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  • Anthropomorphism, Again
  • Vicki Kirby (bio)

The subject of life is no ordinary object for contemplation. Any ambitious description will inevitably involve awkwardness and paradox because the pure metaphoricity of life's manifest, its morphogenetic exuberance, witnesses an ability to embrace the very properties and capacities of whatever it is defined against. As we will see, even when life is apparently snuffed out, finished, exhausted, and done, Death's uncanny animations attest to its enduring presence. An interesting implication and extension of this morphing restlessness is that life's identity is inseparable from the subject who inquires about it. In other words, the question of life can shape-shift into the question of the Subject, and in this enlarged scene of identity formation the evolutionary accident that sees consciousness arrive in life's otherwise mindless unfolding feels increasingly problematic. The question that will concern us is this: how is the genesis of human exceptionalism secured if life itself has always been in possession of reflexive techniques that attest to agential and cognitive capacities? [End Page 251]

To begin to acknowledge the involvements that these opening remarks try to conjure, we need to consider something familiar and seemingly banal. I can reasonably assert, for example, that my questions about life are my own and that I am their author, even if I recognize that their special signature arises in the shared and negotiated muddle of human sociality. Although I might concede that my identity is in many ways reliant upon the surrounding socius and that I can make sense of myself only by negotiating specifically cultural and historical values, I can nevertheless retain the belief that within these webs of influence my individuality remains reasonably intact. This way of thinking understands a system, in this case "the social," as an ensemble of individuals and collective energies that together constitute a coherent, if changing, frame of reference. However, the belief that the vitality of the system resides in its ability to connect its parts in conversation is inadequate to explain the profound and somewhat mysterious intimacy that already informs a system's individual "parts" with transformative awareness.

For the French sociologist Émile Durkheim, the decision to commit suicide provided an exemplary opportunity to consider this phenomenon because the act is so personal that it represents the ultimate expression of individual will. And yet in the unique expression of a nation's suicide rate, Durkheim discovered impersonal and predictive patterns of motivation, where such factors as gender, age, a life spent in rural labor or immersed in city pursuits, indeed, even the routine rhythms of the changing seasons—all of these seemingly accidental factors—had more purchase in anticipating and even explaining the act than the justifications offered by the individuals themselves. As Durkheim noted with genuine bafflement:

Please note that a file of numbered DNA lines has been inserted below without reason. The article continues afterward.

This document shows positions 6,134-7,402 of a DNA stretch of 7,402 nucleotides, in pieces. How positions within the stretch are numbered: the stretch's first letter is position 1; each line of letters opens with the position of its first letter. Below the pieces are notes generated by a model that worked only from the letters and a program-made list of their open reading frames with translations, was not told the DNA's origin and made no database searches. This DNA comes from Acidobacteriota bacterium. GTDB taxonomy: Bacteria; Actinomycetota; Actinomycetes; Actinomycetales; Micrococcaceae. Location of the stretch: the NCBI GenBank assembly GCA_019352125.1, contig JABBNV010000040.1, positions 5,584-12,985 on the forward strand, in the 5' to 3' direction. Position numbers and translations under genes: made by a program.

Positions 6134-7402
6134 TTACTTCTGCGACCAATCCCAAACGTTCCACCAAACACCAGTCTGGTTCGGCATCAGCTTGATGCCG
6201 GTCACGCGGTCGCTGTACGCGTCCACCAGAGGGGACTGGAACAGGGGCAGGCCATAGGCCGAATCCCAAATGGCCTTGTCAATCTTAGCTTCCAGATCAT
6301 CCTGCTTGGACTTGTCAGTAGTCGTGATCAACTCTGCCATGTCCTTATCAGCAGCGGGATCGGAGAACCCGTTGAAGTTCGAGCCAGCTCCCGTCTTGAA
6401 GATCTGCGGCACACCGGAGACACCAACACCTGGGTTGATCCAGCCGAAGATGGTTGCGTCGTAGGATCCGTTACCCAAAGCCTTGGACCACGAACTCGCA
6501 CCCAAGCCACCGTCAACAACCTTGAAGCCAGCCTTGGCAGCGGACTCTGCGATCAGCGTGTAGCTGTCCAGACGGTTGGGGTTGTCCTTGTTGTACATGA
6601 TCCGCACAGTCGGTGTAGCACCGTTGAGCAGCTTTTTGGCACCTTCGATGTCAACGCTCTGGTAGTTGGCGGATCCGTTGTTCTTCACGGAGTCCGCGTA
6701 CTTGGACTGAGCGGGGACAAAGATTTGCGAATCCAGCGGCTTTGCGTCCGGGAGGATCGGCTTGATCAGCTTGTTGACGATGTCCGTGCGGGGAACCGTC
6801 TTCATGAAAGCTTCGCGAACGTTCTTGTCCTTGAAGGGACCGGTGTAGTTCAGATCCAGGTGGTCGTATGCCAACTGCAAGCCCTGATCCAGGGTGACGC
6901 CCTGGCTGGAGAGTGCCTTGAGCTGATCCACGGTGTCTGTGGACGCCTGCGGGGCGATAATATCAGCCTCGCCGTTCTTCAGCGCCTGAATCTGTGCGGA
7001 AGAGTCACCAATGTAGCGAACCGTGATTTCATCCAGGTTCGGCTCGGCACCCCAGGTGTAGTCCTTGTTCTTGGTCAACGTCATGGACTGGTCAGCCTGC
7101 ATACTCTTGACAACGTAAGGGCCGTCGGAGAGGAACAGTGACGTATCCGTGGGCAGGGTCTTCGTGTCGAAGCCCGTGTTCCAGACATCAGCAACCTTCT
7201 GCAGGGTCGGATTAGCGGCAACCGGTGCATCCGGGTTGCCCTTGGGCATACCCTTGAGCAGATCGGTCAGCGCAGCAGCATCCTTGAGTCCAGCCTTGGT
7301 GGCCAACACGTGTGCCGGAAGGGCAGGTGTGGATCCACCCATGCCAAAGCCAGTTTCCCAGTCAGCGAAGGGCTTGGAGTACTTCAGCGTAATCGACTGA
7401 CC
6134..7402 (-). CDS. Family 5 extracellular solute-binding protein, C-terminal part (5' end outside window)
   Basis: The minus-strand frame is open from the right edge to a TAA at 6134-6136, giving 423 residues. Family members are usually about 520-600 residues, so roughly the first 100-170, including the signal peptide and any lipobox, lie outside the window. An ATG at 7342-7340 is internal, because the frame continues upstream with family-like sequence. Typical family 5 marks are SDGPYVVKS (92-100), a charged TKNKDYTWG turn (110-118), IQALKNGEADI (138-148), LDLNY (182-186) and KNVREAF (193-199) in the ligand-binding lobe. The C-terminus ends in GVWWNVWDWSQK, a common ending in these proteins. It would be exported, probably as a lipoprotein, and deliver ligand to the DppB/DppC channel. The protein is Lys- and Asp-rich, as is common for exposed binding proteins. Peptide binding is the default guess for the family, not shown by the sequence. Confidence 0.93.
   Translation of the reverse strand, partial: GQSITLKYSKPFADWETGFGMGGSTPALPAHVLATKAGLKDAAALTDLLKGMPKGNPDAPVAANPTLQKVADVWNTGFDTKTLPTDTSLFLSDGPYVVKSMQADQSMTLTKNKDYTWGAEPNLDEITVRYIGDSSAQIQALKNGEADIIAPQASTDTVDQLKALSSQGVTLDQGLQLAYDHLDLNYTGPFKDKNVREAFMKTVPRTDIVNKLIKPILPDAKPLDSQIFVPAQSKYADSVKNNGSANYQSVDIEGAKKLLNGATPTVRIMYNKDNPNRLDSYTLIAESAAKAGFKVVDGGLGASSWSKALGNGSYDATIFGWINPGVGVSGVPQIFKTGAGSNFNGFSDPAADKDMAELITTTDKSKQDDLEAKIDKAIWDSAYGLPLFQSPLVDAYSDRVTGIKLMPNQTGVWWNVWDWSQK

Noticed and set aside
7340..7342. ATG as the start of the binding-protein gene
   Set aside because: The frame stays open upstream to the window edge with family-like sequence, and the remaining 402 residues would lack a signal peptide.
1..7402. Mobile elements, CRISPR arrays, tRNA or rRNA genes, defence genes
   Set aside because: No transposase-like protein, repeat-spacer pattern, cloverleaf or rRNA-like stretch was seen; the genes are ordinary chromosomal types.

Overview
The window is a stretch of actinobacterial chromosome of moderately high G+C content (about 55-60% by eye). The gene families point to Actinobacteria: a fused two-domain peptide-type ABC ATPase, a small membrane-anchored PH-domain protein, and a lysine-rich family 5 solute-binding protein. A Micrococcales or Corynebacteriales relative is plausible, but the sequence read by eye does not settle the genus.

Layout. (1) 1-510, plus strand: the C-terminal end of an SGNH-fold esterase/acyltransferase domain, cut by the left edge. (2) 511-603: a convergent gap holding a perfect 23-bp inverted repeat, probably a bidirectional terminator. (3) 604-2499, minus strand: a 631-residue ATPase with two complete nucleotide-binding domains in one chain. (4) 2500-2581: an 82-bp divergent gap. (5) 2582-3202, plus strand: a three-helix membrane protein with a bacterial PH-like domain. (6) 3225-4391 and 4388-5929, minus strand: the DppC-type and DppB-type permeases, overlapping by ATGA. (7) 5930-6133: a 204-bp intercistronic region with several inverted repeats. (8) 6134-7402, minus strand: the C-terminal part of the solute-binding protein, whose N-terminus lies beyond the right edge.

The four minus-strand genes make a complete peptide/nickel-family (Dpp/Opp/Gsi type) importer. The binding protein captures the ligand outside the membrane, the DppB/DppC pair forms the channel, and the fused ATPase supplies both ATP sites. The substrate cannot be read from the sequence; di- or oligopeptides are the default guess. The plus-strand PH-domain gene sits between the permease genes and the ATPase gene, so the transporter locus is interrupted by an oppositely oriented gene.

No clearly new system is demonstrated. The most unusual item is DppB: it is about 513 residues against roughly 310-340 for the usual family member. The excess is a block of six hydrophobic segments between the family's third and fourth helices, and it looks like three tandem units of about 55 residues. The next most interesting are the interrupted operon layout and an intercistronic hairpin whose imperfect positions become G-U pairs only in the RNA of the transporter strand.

Not merely are there suicides every year, but there are as a general rule as many every year as in the preceding year. The state of mind which causes men to kill themselves is not purely and simply transmitted, but—something much more remarkable—transmitted to an equal number of persons, all in such situations as to make the state of mind become an act. How can this be if only individuals are concerned? The number as such cannot be directly transmitted. Today's population has not learned from yesterday's the size of [End Page 252] the contribution it must make to suicide; nevertheless, it will make one of identical size with that of the past, unless circumstances change.

(1970, 308)

Durkheim regarded suicide as a symptom of a deeper social malaise, a fragility whose etiology involved the entire social body yet whose legible effects were borne and realized by only certain of its members. In a description that anticipates Louis Althusser's evocation of subject formation through an interpolative act of hailing—"Hey, you there!"—Durkheim ponders this imperative to suicide and why "[o]nly certain ones are called, if this manner of speech is permitted" (1970, 324). According to this reading, the individual is the embodied site of myriad forces and crosscurrents that do not simply surround and influence; they actively constitute the internal horizon of a person's ability to thrive...


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pp. 251-268
Launched on MUSE
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